Tom Byers (athlete)

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Thomas Joseph Byers, Jr. (born 1956) is a former professional distance runner and current businessman. He gained fame in 1981 when, running as a designated pacemaker or 'rabbit' in the high-profile 1500 meters race at the Bislett Games in Oslo, he won a race including world class 1500m runners such as Steve Ovett after the rest of the field refused to follow his early pacesetting.

Career[edit]

He was a runner at The Ohio State University in the 1970s and still holds the outdoor OSU distance record in the 1500m (3.37.5). He held the mile record (4:00.10.) until Jeff See broke it on June 2, 2007.[1] During his time at OSU, he also won the U.S. Junior 1500m title, finished second at the AAU outdoor championships, and participated in the '76 Olympic Trials.[2] Byers temporarily retired from competitive running for several years to join the corporate world, but returned to professional running in the 1980s. One thing for which Byers was noteworthy was his hair. Unlike most middle and long distance runners, who wore their hair short, Byers chose to wear his long.[3]

His 3:50.84 mile ranks 7th fastest by a United States runner, while his 2:16.1 in the 1000 meters is the second fastest by a US runner.[4]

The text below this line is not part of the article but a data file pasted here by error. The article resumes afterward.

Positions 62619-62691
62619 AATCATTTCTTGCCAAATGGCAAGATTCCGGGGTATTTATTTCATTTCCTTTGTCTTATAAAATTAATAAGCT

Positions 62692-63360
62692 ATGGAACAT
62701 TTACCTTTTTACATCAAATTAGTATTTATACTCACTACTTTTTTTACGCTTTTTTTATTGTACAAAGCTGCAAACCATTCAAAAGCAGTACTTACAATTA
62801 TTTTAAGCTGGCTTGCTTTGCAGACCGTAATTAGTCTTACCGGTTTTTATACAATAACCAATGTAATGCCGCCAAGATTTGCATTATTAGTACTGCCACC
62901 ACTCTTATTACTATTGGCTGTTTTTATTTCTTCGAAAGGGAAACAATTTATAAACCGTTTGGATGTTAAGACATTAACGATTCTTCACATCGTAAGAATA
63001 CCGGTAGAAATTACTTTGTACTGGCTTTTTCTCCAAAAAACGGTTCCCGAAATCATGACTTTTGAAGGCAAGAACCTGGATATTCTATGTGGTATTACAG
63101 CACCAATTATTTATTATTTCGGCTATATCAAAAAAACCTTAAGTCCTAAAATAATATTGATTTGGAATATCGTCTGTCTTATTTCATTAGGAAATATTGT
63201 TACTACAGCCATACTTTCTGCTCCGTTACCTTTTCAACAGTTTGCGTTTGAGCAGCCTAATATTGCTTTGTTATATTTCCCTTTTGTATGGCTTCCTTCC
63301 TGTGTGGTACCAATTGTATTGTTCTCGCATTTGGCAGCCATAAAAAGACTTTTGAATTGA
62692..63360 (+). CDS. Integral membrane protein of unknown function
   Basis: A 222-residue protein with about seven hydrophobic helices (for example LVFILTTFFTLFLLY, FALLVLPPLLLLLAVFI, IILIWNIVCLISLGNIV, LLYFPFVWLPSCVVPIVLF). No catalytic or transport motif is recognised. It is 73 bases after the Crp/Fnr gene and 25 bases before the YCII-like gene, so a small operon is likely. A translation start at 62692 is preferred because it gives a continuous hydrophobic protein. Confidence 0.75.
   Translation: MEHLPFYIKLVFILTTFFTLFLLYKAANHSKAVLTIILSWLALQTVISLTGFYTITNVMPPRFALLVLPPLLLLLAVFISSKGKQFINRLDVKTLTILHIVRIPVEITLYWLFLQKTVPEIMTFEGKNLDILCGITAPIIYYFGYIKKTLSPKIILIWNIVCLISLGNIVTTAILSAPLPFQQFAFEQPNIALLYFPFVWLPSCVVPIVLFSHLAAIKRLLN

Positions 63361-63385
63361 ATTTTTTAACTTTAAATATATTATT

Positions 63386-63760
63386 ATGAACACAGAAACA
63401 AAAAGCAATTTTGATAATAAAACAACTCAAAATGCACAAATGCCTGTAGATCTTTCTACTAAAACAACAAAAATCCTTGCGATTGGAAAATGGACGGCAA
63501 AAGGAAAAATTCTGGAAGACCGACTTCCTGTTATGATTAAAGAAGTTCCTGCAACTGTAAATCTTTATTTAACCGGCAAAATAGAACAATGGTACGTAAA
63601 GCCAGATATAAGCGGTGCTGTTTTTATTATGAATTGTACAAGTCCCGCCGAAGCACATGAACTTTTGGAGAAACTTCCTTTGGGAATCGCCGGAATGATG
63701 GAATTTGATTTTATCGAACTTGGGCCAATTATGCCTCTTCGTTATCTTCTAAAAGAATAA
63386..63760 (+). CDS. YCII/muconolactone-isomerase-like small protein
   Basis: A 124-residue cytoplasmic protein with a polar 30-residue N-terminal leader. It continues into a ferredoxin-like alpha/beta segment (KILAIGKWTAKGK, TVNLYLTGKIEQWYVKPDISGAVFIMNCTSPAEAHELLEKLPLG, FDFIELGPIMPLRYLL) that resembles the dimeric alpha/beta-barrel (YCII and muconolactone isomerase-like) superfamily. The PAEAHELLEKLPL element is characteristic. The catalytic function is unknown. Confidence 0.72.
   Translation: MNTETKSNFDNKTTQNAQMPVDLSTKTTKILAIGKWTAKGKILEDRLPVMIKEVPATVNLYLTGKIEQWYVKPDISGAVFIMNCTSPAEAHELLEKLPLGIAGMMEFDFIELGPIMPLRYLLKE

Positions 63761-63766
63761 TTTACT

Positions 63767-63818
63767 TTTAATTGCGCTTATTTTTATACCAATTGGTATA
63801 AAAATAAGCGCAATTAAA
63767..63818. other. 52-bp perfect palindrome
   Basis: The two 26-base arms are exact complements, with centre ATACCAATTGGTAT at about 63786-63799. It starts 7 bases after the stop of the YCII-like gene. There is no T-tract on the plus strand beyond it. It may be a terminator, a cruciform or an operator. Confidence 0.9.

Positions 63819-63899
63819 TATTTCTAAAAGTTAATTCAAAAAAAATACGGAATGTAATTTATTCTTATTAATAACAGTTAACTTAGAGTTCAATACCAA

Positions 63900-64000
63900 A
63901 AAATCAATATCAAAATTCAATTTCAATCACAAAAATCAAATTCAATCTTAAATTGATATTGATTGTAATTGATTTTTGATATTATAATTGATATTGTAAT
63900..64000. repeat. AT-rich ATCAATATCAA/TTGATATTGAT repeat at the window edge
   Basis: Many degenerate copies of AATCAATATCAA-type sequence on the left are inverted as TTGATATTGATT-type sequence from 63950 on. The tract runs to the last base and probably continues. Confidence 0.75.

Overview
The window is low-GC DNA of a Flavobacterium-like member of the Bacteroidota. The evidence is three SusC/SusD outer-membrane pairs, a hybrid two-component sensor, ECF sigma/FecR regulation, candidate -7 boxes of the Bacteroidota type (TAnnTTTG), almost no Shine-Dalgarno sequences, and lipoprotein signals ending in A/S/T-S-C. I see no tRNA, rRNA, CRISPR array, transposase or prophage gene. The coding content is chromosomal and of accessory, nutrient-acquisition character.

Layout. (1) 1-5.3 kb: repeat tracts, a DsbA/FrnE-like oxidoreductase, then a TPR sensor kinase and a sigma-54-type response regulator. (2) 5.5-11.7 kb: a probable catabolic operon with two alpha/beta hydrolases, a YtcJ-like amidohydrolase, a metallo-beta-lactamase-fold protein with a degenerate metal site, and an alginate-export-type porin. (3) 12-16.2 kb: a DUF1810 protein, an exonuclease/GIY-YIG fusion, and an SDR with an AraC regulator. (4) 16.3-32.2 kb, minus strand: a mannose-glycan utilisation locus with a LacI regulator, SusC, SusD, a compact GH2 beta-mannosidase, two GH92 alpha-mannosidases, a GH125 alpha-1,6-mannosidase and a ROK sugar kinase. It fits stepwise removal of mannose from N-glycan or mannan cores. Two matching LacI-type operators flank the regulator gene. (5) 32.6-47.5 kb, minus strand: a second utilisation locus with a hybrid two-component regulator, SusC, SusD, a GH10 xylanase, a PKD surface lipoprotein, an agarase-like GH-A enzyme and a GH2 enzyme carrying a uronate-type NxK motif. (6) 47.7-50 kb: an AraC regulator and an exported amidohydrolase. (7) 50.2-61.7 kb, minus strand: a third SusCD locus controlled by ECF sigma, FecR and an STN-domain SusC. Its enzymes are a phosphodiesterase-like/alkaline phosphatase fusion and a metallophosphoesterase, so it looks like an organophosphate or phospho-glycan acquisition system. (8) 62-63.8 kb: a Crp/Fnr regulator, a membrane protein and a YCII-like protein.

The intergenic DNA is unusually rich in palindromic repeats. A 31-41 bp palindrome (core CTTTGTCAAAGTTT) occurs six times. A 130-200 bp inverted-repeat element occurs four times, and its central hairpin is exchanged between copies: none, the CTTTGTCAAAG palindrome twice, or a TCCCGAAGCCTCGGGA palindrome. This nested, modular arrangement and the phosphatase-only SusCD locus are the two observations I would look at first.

Oslo, 1981[edit]

Byers took a dramatic victory in a 1500m race in Oslo in 1981. The world record holder Steve Ovett was a strong favourite to win the race, and Byers was expected to act only as a pacemaker. But Ovett and the pack did not follow his pace, and Byers did not step off the track. He was leading by almost ten seconds going into the final lap. Ovett ran the last lap almost nine seconds quicker than Byers but finished second by 0.53s.[5] Video on YouTube

Personal life[edit]

He had two sons, one of whom is deceased. Thomas Joseph Byers III (1985–2005) was a distance runner for Coffman High School in Dublin, Ohio (where he graduated in the same class as fellow student-athlete Brady Quinn), and went on to run at the University of Kentucky and the University of Mississippi. He died when he was struck by a train before his junior year at Kentucky.[6]

References[edit]

  1. ^ "OSU Outdoor Records" (PDF). The Ohio State University. Retrieved 2008-02-17. 
  2. ^ "Tom Byers Makes Mile Comeback". Masters Track & Field. Retrieved 2007-04-23. 
  3. ^ "T&FN: 2014 Women's U.S. Junior Absolute Leaders". 
  4. ^ "All Time Track Best Marks". Faster Running. Retrieved 2007-04-23. 
  5. ^ "ESPN.com - MORESPORTS - How low can Loroupe go?". 
  6. ^ "Student killed on tracks". Kentucky Kernel. Retrieved 2007-04-23.